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After 21 days in the hospital, participants were released, but they had to stay close for regular monitoring. “I had to limit my public exposure, eat only well-cooked foods (no salads!),” said Bexfield, “and monitor my body temperature. If there was any sign of a fever, I was instructed to go to the ER immediately. Thankfully, that never happened.”

In all, the procedure took about three months from preliminary testing until the day participants could go home.

The Cost of Volunteering for a Trial

Medical research can offer many benefits to patients, including access to cutting-edge therapy before it is widely available, often at no cost. Although this study was funded by the National Institutes of Health, by the time Bexfield signed up, the funding had been pulled.

Bexfield’s insurance company, Presbyterian Health Plan, declined to cover the hefty cost of $198,000 for the stem cell transplant. He was forced to cash in his savings and turn to family in order to help pay for the treatment.

Only months after his denial, Presbyterian added coverage for stem cell transplants to their plans. Bexfield thought that meant his procedure would be paid for after all. But there was a hitch. Bexfield was told the insurance company would only cover stem cell transplants from donors — a much riskier procedure — not those done using the patient’s own cells.

Bexfield waged an epic battle against the insurance company that lasted several years and consisted of countless emails, YouTube videos, and even help from David Segal, aka “The Haggler” from the New York Times. In the end, Presbyterian reimbursed his $198,000 original payment for the procedure and paid $204,000 in interest.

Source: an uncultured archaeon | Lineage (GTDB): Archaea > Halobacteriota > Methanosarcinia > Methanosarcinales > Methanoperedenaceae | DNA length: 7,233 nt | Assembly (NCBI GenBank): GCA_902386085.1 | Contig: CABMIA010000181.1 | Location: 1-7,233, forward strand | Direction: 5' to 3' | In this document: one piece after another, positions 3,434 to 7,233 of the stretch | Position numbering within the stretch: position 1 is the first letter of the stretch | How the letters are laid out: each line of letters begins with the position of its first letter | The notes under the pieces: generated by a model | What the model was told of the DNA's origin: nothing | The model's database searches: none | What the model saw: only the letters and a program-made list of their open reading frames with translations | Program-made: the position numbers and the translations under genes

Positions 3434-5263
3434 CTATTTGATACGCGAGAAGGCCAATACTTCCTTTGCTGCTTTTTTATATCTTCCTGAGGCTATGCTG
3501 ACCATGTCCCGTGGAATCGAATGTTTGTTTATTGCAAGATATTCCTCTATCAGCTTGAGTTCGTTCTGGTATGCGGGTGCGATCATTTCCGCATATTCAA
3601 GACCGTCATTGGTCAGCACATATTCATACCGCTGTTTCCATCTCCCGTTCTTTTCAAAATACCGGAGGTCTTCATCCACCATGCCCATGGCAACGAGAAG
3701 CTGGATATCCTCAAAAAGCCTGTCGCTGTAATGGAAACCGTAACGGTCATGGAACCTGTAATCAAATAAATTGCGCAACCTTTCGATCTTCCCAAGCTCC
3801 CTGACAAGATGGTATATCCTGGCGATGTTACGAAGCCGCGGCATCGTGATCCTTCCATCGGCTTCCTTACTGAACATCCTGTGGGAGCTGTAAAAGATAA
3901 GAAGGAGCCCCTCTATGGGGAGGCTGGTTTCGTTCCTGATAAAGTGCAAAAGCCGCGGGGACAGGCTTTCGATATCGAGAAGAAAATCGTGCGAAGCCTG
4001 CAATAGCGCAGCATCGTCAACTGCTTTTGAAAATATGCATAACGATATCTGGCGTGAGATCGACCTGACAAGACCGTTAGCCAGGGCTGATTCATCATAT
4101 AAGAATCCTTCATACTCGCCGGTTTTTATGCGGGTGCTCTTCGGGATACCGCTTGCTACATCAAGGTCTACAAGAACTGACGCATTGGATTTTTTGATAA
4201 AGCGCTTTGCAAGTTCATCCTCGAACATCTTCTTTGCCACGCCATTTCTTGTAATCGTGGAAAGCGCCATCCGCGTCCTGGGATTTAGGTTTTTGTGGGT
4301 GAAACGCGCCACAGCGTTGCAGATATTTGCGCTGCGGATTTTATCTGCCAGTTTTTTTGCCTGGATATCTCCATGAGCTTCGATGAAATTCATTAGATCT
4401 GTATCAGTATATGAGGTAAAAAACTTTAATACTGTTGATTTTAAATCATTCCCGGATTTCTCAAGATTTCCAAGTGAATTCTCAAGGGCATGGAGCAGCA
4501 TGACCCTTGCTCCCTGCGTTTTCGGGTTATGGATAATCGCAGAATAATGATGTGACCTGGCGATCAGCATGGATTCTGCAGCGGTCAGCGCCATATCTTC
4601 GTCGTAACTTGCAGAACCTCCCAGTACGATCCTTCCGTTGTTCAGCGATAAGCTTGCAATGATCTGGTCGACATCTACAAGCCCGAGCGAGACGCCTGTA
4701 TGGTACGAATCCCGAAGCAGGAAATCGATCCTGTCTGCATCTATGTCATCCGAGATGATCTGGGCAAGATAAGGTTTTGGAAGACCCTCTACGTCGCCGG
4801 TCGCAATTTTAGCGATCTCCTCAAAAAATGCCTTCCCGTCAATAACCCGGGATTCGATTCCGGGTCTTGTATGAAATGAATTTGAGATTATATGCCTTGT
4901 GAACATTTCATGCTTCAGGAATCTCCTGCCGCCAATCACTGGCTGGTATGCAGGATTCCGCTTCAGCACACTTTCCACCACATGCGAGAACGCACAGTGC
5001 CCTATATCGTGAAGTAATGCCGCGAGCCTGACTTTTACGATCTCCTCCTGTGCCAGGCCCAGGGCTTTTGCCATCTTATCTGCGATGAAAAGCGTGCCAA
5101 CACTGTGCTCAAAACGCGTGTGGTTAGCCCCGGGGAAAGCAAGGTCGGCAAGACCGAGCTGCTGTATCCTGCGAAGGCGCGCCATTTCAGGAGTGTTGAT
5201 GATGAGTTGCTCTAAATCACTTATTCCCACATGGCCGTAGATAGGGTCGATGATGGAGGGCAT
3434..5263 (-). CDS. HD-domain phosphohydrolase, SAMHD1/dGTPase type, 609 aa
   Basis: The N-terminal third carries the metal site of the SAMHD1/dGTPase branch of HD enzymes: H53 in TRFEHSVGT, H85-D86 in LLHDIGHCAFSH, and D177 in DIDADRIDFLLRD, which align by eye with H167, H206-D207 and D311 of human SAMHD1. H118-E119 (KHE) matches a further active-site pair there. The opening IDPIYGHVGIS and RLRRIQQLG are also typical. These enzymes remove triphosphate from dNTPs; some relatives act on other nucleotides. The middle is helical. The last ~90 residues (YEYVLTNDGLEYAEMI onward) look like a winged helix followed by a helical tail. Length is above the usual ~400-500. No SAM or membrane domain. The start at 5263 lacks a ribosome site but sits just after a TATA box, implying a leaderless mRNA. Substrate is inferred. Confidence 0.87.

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Are Stem Cell Transplants the Holy Grail of MS Treatment?

Although the HALT-MS study is ongoing, these preliminary results at the three-year mark are astounding. Bexfield, as well as most of the other patients in the study, has remained relapse-free, with no enhancing new lesions visible on an MRI scan.

Moreover, many of the patients have shown remarkable improvement in their EDSS scores. Bexfield went from being housebound at times before the study to resuming many of his favorite activities, including hitting the slopes on his snowboard — if only for yards at a time between falls.

We are doing a study to try to evaluate [remyelination] by MRI when we have our five-year data available.
Dr. Richard A. Nash, Colorado Blood Cancer Institute

Improvement in the EDSS scores from baseline suggests that nerves may be remyelinating, the holy grail of MS research. Restoring myelin can repair damaged nerves, restoring their function.

Unlike earlier studies of progressive MS patients, which showed no improvement in neurological function, HALT-MS looked at people who had only been diagnosed for 15 years or less and who were still experiencing relapses.

Although it’s too soon to know whether stem cell transplants are the future of MS treatments, Nash is hopeful. “We are doing a study to try to evaluate [remyelination] by MRI when we have our five-year data available,” he said.